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Yale 62

Anthony 'Tony' Church Ellsworth Scoville

Tony ScovilleBORN: January 17, 1940
DIED: October 13, 2019

Tony died at his hilltop home in Salisbury. CT, where he’d lived full time since 2004 when he retired from Washington, DC.

After Andover, at Yale he roomed with Gates Gill and Ellis Wisner. He was on the Berkeley tennis team and majored in Political Science, minoring in Physics. He received an MS from the University of Pennsylvania in Operations Research and served as a Science Fellow for Congressman George E. Brown, Jr. He was the Technical Consultant to the Subcommittee on Science, Research and Technology of the House of Representatives. He worked on nuclear waste management and innovation in long-term planning. He was a freelance writer. He was a Renaissance man – alongside his professional pursuits he designed and built “Corbu,” a Corbusier-style house in Vermont that is listed on the National Register of Historical Places. In 1991, his decades-long exploration of the irreversibility of time in the laws of physics resulted in “Some Properties of the Random Universe,” an article in which he posited that the observable universe is essentially a computer, and the dark matter making up most of the universe’s mass is a by-product of the continuing computation of one instant’s state into the next.

Tony wrote generously and extensively in each or our class books, describing his interests, his work and his family, revealing a charming, broad and very witty cast of mind. Here are some excerpts.

From 1987: “I have just learned to fly a plane. The children love it. There’s a whole magnificent world up there!”

From 2002: “The 15 years since our last book have been glorious…. Turning 50 was a liberation when no sign of abatement at 62. I have found my voice…. But there IS more. Lots more!!! Helen and I run a chamber music series in our house. …It is amazing to hear Beethoven, Schobert as well as solo recitals played by the finest performers just a few feet away in your own house while sipping champagne in the company of friends!… In 1999 my own piano compositions were recorded on the Maestoso label and performed as part of our new music series.”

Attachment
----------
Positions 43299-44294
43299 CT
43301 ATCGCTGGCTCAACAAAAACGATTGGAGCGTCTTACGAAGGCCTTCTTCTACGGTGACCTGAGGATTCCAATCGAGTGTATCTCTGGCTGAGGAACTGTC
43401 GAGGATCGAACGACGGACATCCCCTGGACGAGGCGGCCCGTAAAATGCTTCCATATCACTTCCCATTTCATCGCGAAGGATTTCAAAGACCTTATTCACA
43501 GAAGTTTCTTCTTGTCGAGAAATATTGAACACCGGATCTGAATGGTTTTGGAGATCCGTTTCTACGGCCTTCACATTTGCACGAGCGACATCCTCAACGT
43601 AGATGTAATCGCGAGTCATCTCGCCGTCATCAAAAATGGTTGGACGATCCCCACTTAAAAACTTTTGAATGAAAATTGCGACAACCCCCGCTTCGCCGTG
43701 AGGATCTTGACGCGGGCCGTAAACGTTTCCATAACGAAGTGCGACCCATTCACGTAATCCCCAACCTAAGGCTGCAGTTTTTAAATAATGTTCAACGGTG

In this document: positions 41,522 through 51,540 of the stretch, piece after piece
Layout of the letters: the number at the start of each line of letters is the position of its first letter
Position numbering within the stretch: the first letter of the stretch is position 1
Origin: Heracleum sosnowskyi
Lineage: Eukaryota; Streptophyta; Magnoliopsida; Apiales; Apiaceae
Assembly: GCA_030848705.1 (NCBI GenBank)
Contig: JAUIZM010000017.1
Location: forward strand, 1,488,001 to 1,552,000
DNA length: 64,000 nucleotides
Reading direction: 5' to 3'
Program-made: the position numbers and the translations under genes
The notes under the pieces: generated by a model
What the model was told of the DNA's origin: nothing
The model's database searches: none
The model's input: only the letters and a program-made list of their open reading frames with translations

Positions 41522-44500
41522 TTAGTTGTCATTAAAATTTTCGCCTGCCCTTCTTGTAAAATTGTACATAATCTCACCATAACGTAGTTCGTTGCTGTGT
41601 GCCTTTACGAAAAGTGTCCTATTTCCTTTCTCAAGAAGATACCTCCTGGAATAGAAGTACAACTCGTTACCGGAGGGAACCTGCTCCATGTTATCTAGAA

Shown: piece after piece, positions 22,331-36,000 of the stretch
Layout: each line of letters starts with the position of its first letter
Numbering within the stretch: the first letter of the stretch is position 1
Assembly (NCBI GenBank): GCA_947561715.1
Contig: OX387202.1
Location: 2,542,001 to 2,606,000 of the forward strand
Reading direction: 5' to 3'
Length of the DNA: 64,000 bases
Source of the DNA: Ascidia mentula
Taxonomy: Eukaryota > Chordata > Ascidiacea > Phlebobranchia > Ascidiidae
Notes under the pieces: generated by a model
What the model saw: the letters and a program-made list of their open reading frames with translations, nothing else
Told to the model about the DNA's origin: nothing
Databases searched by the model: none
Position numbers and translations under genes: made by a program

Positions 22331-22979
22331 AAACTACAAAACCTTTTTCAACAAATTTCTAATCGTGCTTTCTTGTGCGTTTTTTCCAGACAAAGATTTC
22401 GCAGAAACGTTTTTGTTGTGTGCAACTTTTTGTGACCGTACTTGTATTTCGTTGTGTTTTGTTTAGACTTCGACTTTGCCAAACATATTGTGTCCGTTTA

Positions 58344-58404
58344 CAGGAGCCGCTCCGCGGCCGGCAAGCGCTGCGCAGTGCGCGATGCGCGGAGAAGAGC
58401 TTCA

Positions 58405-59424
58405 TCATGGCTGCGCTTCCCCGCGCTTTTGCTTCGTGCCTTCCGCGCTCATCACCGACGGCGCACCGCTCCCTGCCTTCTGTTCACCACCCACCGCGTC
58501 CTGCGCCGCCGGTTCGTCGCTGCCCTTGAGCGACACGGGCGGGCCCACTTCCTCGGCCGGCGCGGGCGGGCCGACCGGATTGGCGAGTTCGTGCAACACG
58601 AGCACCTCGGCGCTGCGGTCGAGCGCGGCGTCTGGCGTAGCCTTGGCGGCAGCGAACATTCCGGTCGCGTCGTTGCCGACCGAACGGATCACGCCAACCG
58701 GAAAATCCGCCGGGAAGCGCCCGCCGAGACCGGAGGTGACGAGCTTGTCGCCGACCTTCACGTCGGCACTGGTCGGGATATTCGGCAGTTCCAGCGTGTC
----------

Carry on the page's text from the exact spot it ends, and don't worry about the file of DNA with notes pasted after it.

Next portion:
In 2012, he wrote a long and eloquent summation of a happy, fulfilled and wide-ranging life, as well as a perceptive overview of fifty of years scientific and other changes and increases in knowledge and understanding For a boost to your day, I strongly recommend you have a look at his entry in our 50th reunion book. Just a couple of quick quotes: “What Scully taught us really works!… Almost the entire universe is beyond the comprehension of rational finitely expressible laws…. The undecidable is the source of everything; it draws the evolution of the universe ever onward as it adds new properties and forces.”

From his lifelong friend and roommate Ellis Wisner: “I first knew Tony in the fourth grade at St. Albans School and was intrigued by his having a pet skunk at the time. We were classmates from grades 4-8 there… I owe much to Tony’s broad range of ideas. He persuaded me try keeping up with many scientific developments even though I often was not sure I understood much of what he thought, and I kept him interested in aspects of ancient Greek and Roman literature and history. As regards music, he introduced me, among other things, to listening to operas of Richard Wagner, and many years later he kindly took me to a performance of Parsifal at the Met for my 60th birthday. I miss him already more than I can say.”

Tony is survived by his wife, Helen, and his four children: Adam and his wife, Stephane, and children Annalise and Aaron; Orlena and her partner, Patrick Lannister; and Avery and his wife Sarah and children, Talon and Zinnia.

— John Harger Stewart

(With help from the notice)